The chief factor in Smith’s conviction was the coerced, concocted testimony of jailhouse snitch Edward Allen, who claimed Smith had confessed the crime to him. Allen had been housed at Detroit Police Headquarters, then at 1300 Beaubien, on the notorious 9th floor. There, inmates formulated wild concoctions claiming countless defendants suddenly confessed their guilt to them. In exchange, they had charges against them dropped or reduced, and allegedly received special privileges including extra food, time outside the jail, and sex.
Allen later recanted his testimony against Smith and others, estimating that over 100 murder convictions were obtained through the use of perjured testimony solicited by police and prosecutors on the 9th floor.
VOD identified Smith, Lacino Hamilton, and Marvin Cotton as victims of the “Ring of Snitches” in its article on the exoneration of another “snitch” victim, Ramon Ward, published in Feb. 2020. At the time Smith, Hamilton, and Cotton were still incarcerated, despite media exposures of “Ring of Snitches” frame-ups including the seminal 2015 article by Miguel Aaron Cantu. Smith, Hamilton and Cotton have since been released, (See links to both articles at bottom of this one.)
In his story, Cantu included links to the following letters from Allen.
“I’m one of the guys that wrote the UCLA about Detroit Homicide getting Joe Twilley and 7 0ther guys police reports and making up false statements,” Allen wrote Smith on Sept. 15, 2002.
“They got to overturn over 100 cases, newly-discovered evidence. Homicide had guys put next door to guys on the 9th floor to get info. After they show[ed] them photos of the defendants and high-tech shit. . . It’s over 100 guys with cases from Detroit that homicide set up flat out. Some of them are under investigation.”
In a letter to Judge Warfield Moore, Jr., Allen alleged that he had been “helping” the prosecution convict others for the last 16 years.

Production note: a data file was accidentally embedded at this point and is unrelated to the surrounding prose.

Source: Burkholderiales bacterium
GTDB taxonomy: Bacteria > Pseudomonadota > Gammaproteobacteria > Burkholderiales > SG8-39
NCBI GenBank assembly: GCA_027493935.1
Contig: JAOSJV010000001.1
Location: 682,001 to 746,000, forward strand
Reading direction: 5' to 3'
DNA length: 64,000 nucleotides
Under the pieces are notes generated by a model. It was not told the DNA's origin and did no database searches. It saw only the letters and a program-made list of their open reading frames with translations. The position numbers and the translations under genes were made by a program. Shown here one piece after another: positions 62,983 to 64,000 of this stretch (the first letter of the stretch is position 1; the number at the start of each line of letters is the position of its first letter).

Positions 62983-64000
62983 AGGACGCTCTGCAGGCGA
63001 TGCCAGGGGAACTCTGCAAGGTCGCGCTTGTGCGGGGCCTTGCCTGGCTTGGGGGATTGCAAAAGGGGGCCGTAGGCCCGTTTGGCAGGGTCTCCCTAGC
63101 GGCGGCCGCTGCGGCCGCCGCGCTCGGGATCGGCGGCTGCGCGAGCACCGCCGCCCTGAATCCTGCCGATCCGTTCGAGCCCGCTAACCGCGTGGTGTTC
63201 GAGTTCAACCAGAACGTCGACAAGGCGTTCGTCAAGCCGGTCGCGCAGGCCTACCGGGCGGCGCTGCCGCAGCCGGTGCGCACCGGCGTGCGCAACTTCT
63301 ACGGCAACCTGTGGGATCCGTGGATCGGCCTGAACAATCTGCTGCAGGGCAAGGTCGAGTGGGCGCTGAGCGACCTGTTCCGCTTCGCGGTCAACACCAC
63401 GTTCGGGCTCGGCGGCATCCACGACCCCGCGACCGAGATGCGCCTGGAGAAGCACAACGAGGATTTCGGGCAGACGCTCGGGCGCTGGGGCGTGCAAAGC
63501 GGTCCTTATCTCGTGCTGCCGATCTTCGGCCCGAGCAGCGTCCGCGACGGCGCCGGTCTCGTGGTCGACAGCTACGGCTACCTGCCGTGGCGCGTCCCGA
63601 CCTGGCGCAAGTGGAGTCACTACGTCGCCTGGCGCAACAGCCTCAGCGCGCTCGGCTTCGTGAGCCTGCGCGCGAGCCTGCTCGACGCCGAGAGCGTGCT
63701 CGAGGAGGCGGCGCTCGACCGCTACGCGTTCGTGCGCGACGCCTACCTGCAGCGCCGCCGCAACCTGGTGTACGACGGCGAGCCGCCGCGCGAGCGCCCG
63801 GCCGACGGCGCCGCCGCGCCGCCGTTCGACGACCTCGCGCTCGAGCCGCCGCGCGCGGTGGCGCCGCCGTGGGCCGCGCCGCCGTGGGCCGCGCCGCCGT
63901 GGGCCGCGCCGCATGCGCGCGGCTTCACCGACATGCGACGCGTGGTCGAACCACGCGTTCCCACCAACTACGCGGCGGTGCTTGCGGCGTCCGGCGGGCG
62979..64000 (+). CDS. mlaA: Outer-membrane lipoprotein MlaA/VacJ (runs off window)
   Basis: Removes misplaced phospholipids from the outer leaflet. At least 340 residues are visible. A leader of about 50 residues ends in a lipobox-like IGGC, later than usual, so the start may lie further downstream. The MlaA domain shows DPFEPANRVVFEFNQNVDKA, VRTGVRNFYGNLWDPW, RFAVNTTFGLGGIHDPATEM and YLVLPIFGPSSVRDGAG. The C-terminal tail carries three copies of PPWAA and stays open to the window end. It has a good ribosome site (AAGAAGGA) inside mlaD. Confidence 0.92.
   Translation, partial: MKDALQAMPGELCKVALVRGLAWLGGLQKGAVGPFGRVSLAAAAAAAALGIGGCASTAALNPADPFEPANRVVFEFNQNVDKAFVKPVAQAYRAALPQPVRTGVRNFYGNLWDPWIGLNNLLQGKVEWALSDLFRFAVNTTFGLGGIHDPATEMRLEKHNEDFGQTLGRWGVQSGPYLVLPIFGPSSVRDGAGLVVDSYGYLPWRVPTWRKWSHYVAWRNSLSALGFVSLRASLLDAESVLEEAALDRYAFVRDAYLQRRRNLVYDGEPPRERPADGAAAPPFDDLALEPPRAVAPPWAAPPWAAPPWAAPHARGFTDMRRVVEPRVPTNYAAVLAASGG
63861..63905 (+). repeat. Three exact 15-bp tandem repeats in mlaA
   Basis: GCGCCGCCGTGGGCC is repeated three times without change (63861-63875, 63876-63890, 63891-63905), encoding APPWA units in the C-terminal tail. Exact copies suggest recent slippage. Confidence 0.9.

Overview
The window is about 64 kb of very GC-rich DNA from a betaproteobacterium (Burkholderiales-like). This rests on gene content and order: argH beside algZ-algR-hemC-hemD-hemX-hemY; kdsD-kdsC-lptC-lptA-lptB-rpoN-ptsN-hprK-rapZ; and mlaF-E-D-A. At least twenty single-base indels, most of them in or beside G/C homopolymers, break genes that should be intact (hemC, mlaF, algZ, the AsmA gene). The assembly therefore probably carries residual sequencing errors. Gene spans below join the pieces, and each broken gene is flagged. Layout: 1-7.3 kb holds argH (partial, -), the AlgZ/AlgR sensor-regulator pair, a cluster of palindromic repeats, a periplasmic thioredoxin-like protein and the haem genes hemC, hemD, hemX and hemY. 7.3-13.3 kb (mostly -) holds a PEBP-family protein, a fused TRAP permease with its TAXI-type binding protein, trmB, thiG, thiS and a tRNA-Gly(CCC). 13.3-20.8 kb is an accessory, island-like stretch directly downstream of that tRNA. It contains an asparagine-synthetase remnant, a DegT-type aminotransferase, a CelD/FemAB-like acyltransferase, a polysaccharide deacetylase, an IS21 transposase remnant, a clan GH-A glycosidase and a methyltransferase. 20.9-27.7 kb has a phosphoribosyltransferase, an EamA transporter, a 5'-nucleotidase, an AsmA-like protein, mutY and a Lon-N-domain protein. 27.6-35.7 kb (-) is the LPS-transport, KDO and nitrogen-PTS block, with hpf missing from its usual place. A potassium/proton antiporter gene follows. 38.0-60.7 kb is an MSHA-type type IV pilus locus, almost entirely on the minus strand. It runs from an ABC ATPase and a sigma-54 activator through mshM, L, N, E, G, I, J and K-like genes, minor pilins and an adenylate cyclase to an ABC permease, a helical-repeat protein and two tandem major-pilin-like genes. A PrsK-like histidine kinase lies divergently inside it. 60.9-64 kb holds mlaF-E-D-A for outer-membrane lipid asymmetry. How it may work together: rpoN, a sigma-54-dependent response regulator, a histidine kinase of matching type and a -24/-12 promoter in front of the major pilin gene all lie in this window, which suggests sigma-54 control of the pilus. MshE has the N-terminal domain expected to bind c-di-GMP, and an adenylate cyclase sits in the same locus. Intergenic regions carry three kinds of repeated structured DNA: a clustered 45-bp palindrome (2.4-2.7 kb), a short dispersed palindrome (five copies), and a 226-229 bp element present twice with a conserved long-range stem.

“Now here is my complaint to the prosecution,” Allen wrote. “For me helping them out for the past 16 years on the following cases, the Hart Street murders, the Monica Childs Larry Smith murder case 1994 conviction, the Edward Knolton Robbery Murder Conviction, and the help I put into the 1995 Anthony Gates murder trial, I want a 3 to 5 year plea.”
Covering the trial on the 1984 Hart Street murders of Charles and Pamela Hampton, Charlie Grace and 12-year-old Herman Robinson, Detroit Free Press writer Joe Swickard wrote that Edward Allen testified against his four co-defendants in the case. They were all convicted.
“Edward Allen, testifying with immunity from prosecution, said he, Wiley, Wilson and Goodman planned to rob ‘Rusty’s weed house’ of drugs and money,” Swickard wrote.
“Allen said he pulled out of the robbery — which netted about $200 and a pound of marijuana — while it was happening when he realized people were going to be hurt. Assistant Prosecutor Augustus Hutting told the jurors they did not have to ‘love Allen, but listen to him with an open mind . . . Sometimes, you have to cut deals. It may be better for one person to go free than five.'”
Ricardo Ferrell, VOD Field Editor who also writes for “My Life Matters Too,” also incarcerated at Gus Harrison CF:
“What kind of system of justice allows for innocent citizens to be railroad by way of lies and fabrications purposely told by a jailhouse informant looking to curry favor from police and prosecutors? The absurdity of such an unimaginable injustice pulls at the fiber of any common person’s conscience.
I am looking for the Statewide CIU, to announce its first case where an innocent person is exonerated and immediately released, and the hundreds of cases out of Wayne County currently being reviewed by its CIU. I believe when a conviction’s integrity is questionable, it must be reviewed. That includes the integrity of my own 1982 murder conviction for a killing outside the new Renaissance Center.
“No prosecutor wants to be party to knowingly convicting or keeping someone in prison that is either factually not guilty, or a case we can’t sustain,” Worthy said in 2017.